LONDON 2017: Jamaica finish second to qualify for women's 4x100 final

Ross Houston
August 13, 2017

Aug 5, 2017; London, United Kingdom; Usain Bolt (JAM) reacts after placing third in the 100m in 9.95 in his last individual race of his career during the IAAF World Championships in Athletics at London Stadium at Queen Elizabeth Park.

Usain Bolt's final 100m solo sprint should have been a fairy tale ending but the pantomime villain secured his own place in athletics' history and Bolt finished in third place with Gatlin's fellow American Christian Coleman coming second.

Gatlin, who was twice banned from track and field after testing positive for drugs, clocked 9.92 for the gold medal, Coleman took silver at 9.94 seconds, and Bolt, 9.95 for bronze. Mills believed that Bolt could become the best 200m and 400m sprinter in the world, in the mold of American great Michael Johnson. The contrast was also striking between the walkabout that had the right Bolt, and the output nearly on the sly and under the whistles of Gatlin, which has put an end to an unbeaten 9 years of Jamaican big competition.

Asha Philip, Desiree Henry, Dina Asher-Smith and Daryll Neita ran a collective time of 42.19 seconds to finish behind gold-winners USA. By 10pm the sport will have entered the post-Bolt era.

This past Saturday, Brooklyn-born Justin Gatlin, at 35 years old, defeated the once indomitable Usain Bolt in the 100-meter finals with a winning time of 9.92.

Bolt, who many had hoped to end his solo career with a 12 gold medal, fell short to the US' Justin Gatlin last Saturday.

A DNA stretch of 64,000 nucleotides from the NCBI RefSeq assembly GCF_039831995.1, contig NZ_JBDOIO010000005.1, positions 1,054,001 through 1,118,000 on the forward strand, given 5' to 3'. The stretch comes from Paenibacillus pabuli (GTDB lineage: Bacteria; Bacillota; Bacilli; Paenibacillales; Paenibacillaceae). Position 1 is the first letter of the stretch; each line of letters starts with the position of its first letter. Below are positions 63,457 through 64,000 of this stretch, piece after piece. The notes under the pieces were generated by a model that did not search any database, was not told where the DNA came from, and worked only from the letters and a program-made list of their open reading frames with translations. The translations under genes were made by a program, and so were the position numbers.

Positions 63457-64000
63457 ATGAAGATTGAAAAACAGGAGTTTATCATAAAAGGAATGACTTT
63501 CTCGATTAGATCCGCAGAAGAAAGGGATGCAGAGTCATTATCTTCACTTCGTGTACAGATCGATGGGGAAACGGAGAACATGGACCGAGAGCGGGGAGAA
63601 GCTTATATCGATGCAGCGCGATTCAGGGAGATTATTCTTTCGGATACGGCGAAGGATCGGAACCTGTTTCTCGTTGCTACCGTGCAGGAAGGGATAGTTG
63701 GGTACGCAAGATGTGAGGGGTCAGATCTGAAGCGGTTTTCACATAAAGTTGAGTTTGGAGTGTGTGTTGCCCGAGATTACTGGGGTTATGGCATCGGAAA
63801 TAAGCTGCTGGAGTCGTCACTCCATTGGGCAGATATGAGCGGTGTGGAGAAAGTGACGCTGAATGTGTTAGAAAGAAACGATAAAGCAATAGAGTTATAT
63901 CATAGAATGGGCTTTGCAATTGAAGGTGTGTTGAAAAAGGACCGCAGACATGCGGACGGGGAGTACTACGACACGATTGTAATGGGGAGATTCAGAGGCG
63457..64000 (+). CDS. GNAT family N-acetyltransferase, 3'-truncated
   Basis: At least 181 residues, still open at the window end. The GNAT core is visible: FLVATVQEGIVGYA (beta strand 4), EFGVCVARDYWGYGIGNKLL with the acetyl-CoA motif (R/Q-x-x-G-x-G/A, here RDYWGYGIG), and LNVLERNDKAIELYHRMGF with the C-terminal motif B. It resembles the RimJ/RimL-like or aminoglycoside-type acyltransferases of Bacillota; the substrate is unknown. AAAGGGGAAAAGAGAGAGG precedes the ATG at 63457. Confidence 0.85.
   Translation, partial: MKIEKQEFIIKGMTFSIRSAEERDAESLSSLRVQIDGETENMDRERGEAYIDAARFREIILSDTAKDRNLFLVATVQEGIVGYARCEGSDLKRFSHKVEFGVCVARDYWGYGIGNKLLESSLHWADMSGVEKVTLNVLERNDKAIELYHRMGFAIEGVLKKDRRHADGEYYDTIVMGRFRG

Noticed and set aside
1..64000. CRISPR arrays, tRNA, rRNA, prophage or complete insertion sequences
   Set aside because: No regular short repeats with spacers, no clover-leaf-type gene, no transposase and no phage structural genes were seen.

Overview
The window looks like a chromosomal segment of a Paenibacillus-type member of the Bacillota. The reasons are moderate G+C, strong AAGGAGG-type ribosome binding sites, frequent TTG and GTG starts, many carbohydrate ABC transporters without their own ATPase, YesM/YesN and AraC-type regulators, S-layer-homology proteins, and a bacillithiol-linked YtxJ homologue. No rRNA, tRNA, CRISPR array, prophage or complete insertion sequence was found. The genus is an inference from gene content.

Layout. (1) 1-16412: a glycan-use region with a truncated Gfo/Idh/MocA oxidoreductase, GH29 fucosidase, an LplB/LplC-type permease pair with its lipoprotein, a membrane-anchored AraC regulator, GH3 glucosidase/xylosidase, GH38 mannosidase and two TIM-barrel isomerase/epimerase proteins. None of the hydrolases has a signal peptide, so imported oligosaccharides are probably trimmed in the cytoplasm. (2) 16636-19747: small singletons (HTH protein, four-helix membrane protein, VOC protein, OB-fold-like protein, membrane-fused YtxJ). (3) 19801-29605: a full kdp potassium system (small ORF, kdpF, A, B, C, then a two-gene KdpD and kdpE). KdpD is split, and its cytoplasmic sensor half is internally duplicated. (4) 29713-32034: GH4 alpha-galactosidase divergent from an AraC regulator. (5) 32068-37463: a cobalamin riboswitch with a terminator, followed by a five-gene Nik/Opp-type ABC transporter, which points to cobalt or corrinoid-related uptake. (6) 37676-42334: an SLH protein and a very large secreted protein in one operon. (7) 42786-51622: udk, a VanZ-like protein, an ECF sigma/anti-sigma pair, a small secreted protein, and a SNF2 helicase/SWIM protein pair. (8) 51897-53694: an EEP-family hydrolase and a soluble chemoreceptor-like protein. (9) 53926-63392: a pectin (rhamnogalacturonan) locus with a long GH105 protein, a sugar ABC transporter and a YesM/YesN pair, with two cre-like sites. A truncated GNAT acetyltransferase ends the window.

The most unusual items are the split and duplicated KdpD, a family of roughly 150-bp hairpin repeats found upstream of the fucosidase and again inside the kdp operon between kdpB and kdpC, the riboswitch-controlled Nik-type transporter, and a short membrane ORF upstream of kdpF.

Spectators again jeered once it was clear that the 2004 Olympic champion had won gold and ruined Bolt's farewell.

The top three from each of the two heats and next two fastest finishers from the remaining qualify for the final round.

No one is flawless, it is argued, and although Gatlin has received two suspensions for failed drugs tests, people point to the circumstances around his first ban, and giving him another chance after his second. He plans to anchor Jamaica's always formidable 4x100 relay team this weekend at the world competition.

"There are no words to describe how I am feeling". Working in the Press Office has allowed me to be fortunate enough to observe some of these stories first hand, and where better to start than the "media loop"?

Just behind were Brazil in 42.77, while a Trinidad and Tobago team of Kelly-Ann Baptiste, Michelle-Lee Ahye, Semoy Hacket and Khalifa St Fort might have expected to finish with a quicker time than 42.91 and a higher placing than fourth, although they still progressed.

Bolt acknowledged that Yohan Blake would likely come in for the final, all the while praising his less experienced relay teammates. He wants to run in the final and has been taking part in relay training here.

Defending champions Jamaica (42.50) finished second behind Germany (42.34) in the second heat.

It was the first time Bolt had been beaten at a major championships since the 4x100m relay at the 2007 worlds in Osaka.

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